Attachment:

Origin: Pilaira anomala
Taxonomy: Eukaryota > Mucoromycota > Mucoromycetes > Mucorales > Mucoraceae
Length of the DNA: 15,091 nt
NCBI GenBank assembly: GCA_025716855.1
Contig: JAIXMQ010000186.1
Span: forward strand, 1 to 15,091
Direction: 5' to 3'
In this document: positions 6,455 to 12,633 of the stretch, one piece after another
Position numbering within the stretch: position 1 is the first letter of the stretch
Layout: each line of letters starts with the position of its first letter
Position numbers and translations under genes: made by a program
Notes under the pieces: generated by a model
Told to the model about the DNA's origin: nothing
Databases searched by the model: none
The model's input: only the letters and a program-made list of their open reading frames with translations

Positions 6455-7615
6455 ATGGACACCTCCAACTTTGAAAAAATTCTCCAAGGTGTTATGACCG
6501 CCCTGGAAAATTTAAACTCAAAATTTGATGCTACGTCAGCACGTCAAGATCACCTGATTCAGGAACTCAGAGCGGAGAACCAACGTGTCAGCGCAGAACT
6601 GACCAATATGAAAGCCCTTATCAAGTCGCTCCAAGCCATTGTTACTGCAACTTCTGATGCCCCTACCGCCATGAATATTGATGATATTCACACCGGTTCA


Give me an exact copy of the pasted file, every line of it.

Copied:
Origin: Pilaira anomala
Taxonomy: Eukaryota > Mucoromycota > Mucoromycetes > Mucorales > Mucoraceae
Length of the DNA: 15,091 nt
NCBI GenBank assembly: GCA_025716855.1
Contig: JAIXMQ010000186.1
Span: forward strand, 1 to 15,091
Direction: 5' to 3'
In this document: positions 6,455 to 12,633 of the stretch, one piece after another
Position numbering within the stretch: position 1 is the first letter of the stretch
Layout: each line of letters starts with the position of its first letter
Position numbers and translations under genes: made by a program
Notes under the pieces: generated by a model
Told to the model about the DNA's origin: nothing
Databases searched by the model: none
The model's input: only the letters and a program-made list of their open reading frames with translations

Positions 6455-7615
6455 ATGGACACCTCCAACTTTGAAAAAATTCTCCAAGGTGTTATGACCG
6501 CCCTGGAAAATTTAAACTCAAAATTTGATGCTACGTCAGCACGTCAAGATCACCTGATTCAGGAACTCAGAGCGGAGAACCAACGTGTCAGCGCAGAACT
6601 GACCAATATGAAAGCCCTTATCAAGTCGCTCCAAGCCATTGTTACTGCAACTTCTGATGCCCCTACCGCCATGAATATTGATGATATTCACACCGGTTCA